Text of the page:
In the very first high-level meeting between Greenpeace and Fonterra, Fonterra CEO Theo Spierings told me on Friday that Fonterra does not want to be implicated in deforestation in Indonesia.

This is real progress and it was really encouraging to hear us both speaking the same language on this issue, at last.

But to achieve it Fonterra is going to have to stop buying cattle feed linked to rainforest destruction in Indonesia.

Oil Palm Saplings on Burned Land in Central Kalimantan

For many years Greenpeace has demanded that Fonterra stop using palm products linked to deforestation and peat drainage. When we initially challenged Fonterra on the role they could be playing in the fires in Indonesia, described as the worst environmental catastrophe this century, Mr Spierings refused even to meet with us.

But then a few weeks ago when a Greenpeace report exposed the link between Fonterra’s main supplier of palm kernel expeller (PKE) and forest destruction, he could no longer ignore the evidence.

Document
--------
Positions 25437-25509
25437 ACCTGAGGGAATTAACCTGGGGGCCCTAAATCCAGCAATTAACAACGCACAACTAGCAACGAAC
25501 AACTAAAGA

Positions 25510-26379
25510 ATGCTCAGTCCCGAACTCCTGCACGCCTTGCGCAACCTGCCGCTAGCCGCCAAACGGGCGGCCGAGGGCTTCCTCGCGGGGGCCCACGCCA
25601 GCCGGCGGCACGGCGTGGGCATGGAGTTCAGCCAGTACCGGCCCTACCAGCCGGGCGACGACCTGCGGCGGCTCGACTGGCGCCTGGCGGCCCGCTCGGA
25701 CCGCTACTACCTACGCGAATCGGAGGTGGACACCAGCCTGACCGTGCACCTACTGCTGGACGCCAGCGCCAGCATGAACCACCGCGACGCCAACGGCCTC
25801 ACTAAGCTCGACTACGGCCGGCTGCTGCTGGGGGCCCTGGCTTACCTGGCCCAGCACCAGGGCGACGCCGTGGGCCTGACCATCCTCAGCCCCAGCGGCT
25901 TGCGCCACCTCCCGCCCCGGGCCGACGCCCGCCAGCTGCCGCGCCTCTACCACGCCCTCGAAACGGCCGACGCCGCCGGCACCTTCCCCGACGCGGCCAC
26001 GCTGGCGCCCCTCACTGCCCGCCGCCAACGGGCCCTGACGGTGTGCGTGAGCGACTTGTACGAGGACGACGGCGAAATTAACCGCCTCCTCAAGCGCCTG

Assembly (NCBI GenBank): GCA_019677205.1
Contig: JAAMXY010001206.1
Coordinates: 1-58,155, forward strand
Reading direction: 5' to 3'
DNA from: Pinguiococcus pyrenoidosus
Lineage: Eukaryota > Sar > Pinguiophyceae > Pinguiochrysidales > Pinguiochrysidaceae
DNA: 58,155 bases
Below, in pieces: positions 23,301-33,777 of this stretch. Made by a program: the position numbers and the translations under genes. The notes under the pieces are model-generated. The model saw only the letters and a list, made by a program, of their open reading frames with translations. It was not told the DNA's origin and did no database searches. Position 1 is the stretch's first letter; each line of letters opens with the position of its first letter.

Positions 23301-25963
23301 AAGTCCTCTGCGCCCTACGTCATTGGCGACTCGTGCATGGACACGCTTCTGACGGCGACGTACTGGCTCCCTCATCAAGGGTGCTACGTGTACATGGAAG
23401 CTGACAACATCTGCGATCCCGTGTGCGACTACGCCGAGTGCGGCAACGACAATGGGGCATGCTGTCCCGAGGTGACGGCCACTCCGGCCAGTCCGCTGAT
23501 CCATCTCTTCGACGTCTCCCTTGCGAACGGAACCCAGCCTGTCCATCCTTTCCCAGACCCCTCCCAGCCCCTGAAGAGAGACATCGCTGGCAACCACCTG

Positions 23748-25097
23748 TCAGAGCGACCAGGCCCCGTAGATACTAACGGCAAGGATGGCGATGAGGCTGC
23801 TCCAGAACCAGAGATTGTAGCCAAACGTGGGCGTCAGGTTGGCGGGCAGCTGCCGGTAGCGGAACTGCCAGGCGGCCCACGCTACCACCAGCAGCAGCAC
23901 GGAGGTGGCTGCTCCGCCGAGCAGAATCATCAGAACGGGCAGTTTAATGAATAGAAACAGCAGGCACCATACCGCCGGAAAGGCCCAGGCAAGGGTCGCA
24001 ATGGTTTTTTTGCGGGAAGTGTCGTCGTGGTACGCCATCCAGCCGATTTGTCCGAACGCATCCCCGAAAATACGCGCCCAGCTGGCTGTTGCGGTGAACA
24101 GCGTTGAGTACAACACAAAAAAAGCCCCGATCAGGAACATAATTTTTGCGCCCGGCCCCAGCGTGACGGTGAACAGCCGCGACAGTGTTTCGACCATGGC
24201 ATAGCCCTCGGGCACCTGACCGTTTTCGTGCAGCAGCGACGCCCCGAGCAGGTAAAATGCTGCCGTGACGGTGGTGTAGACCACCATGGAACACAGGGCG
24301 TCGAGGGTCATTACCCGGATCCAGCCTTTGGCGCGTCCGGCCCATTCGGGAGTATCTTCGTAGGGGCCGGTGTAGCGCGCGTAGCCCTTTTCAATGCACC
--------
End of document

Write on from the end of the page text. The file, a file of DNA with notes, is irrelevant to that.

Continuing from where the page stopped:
The Greenpeace team that met with Fonterra included New Zealander Grant Rosoman, our Indonesian forests expert who spends much of his time leading investigations in the field. Grant outlined how Fonterra’s industrial dairying, fuelled by unsustainable PKE, was causing climate pollution from deforestation and forest fires as well as driving endangered species like the orang-utan to the brink of extinction.

There’s still a way to go for Fonterra to get deforestation out of their feed supply and right now they seem committed to doing so, but we’ll keep holding their feet to the fire until we see real action.

And although we now have a potential breakthrough with PKE, there remains the issue of Fonterra’s industrial dairying model that’s polluting our rivers, compacting our soils and threatening our stable climate.